This Canadian winter was one of the warmest and driest since Environment Canada started keeping track some 65 years ago. For doomsayers, the unseasonably warm temperatures were proof of global warming: catastrophic climate change caused, in part, by carbon emissions from fossil-fuel burning cars. For others, the promise of year round warm weather, meant only one thing: a never-ending cycling season.
That’s not a debate that we’d touch with a rooster-shaped weather vane, but with spring in full swing, there is no better time to park the car. Whether you are a weekend warrior, a crazy commuter or a busy parental peddler, splash out on one of these slick rides, you’ll burn some of that pesky winter belly fat, save a few bucks, and who knows, you might even save the planet.
For the Downhill Daredevil: Trek 9.9
A lack of snow is a drag for skiers, but not so for downhill mountain bike enthusiasts. Every summer, when ski hills transform into dirt tracks, fearless mountain bikers hit big air over boulders and navigate hidden stumps and switchbacks, in a death-defying race against the clock. Weighing in at a mere 35lbs, this carbon-framed Trek 9.9 is the lightest off-the-shelf downhill bike available, and has the moxie to get you to the bottom in record time. $8 930
For the City Commuter: Brompton
Don’t be turned off by its strange appearance, this West London built Brompton is the ultimate ride for the city commuter. The inspired design allows you to fold it up in seconds to roll it on and off public transit, store under the table when popping in for a pint on a patio and keep safely out of out of reach of devious bike thieves. $1 230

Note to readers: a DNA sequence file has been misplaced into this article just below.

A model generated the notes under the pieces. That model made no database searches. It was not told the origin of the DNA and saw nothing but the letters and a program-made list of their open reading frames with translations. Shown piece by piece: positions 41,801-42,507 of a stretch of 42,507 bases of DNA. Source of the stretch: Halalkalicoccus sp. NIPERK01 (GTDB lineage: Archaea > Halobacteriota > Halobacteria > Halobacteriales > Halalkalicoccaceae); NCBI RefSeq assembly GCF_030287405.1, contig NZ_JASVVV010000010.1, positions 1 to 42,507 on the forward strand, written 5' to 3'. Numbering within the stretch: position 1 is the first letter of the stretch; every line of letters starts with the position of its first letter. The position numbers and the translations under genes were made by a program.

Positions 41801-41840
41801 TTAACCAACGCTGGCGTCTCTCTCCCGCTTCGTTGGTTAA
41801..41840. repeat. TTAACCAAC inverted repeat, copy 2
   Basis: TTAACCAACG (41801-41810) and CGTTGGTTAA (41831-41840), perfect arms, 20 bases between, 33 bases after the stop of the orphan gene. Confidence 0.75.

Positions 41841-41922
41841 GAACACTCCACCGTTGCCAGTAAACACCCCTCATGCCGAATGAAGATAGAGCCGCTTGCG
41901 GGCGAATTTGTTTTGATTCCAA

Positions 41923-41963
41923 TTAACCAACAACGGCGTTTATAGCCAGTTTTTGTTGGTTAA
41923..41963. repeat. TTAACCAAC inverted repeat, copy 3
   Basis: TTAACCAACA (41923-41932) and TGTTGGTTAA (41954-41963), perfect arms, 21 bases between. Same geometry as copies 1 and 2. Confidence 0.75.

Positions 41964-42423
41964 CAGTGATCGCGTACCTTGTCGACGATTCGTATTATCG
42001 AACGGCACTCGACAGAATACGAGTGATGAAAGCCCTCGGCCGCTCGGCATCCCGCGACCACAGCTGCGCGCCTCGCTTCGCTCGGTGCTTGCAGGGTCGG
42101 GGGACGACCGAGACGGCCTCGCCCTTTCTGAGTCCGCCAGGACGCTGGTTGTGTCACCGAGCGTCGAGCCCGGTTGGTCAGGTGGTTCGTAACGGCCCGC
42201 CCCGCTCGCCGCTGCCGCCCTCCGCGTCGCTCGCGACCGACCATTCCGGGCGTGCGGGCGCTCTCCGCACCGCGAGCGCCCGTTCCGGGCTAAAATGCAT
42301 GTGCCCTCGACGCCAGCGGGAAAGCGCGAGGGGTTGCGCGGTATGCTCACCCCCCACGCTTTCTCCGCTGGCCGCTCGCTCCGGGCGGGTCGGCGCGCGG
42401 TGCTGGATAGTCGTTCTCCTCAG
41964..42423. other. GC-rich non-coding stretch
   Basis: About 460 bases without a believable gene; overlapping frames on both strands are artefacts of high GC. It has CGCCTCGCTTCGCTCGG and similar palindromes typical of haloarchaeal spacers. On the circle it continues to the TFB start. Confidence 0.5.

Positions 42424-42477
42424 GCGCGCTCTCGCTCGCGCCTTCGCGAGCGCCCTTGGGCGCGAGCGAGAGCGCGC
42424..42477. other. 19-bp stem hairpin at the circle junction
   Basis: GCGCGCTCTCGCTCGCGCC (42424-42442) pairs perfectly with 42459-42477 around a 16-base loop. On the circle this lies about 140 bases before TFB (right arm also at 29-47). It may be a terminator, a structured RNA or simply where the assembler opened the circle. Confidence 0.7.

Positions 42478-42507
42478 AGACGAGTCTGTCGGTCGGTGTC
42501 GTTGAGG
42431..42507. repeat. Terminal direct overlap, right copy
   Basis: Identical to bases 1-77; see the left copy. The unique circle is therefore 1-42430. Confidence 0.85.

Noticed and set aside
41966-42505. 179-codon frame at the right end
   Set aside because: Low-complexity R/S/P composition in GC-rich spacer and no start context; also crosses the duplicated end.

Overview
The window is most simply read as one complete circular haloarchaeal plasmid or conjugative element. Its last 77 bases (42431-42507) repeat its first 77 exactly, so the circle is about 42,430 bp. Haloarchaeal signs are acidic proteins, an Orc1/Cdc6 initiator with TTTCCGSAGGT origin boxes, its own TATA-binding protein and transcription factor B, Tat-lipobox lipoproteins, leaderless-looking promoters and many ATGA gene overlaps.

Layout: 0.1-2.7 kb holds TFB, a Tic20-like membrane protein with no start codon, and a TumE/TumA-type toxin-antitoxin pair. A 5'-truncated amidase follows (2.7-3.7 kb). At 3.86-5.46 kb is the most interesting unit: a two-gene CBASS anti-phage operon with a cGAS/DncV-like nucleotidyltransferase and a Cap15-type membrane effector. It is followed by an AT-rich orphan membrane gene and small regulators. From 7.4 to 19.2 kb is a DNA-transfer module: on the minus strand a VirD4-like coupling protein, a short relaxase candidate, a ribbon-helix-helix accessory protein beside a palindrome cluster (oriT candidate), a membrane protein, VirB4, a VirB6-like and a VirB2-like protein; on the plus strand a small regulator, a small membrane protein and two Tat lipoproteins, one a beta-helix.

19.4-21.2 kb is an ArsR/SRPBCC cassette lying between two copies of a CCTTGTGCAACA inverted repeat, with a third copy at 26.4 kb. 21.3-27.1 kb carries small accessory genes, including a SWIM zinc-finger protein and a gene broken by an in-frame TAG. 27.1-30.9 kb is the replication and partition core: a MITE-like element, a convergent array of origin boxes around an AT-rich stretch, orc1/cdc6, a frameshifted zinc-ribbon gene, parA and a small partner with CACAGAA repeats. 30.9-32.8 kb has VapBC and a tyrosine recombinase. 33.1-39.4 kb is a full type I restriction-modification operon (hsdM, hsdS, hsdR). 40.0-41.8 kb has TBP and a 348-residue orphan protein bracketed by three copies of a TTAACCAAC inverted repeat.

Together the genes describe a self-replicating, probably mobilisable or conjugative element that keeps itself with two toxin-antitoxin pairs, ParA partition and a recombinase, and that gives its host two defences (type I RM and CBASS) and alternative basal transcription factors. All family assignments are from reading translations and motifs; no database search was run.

For the Fashion Forward: Linus Roadster Classic
American bike company Linus says French and Italian cinema from the ’50s and ’60s inspired the design of its Roadster Classic. We’re not sure what that means, but this affordable single-speed cruiser is the perfect accessory for skinny-jean-wearing hipsters who want a ride that is both simple and stylish. $550
For The Cargo Carrier: The Big Babboe
The problem with being cyclist is that every time you want to go to big-box store, you have to rent a car. The Big Babboe — built in Holland, of course — is the SUV of bicycles. The three-wheeled ride features a front bucket sturdy enough to transport groceries, flat-packed Swedish furniture and up to four pint-sized passengers. It’s not cheap, but with world-wide gas shortage predicted to top $1.50 per liter this summer, a cargo bike such as the Big Babboe is a wise investment. $2 300
For the Jedi Knight: Prius X Parlee (PXP) (pictured)
When Toyota tapped bicycle builder Bob Parlee to design a ride that encapsulates the spirit of its Prius line of cars, his response was the groundbreaking PXP. The lightweight racing bike features Parlee’s signature aerodynamic and eco-friendly design, but changes the game with an innovative gearing system.
It works like this. Riders don a helmet equipped with neuro-headset that links to an iPhone app that uses “thought-sensitive” technology to control the derailleur; the rider simply thinks about shifting gears, and the bike responds. It’s futuristic stuff and the PXP is a few years away from mass production, but when it was unveiled at this year’s SXSW conference in Austin Texas, Toyota and Parlee proved that when intelligent humans collaborate for the greater good, anything is possible. Priceless
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Image courtesy of Toyota.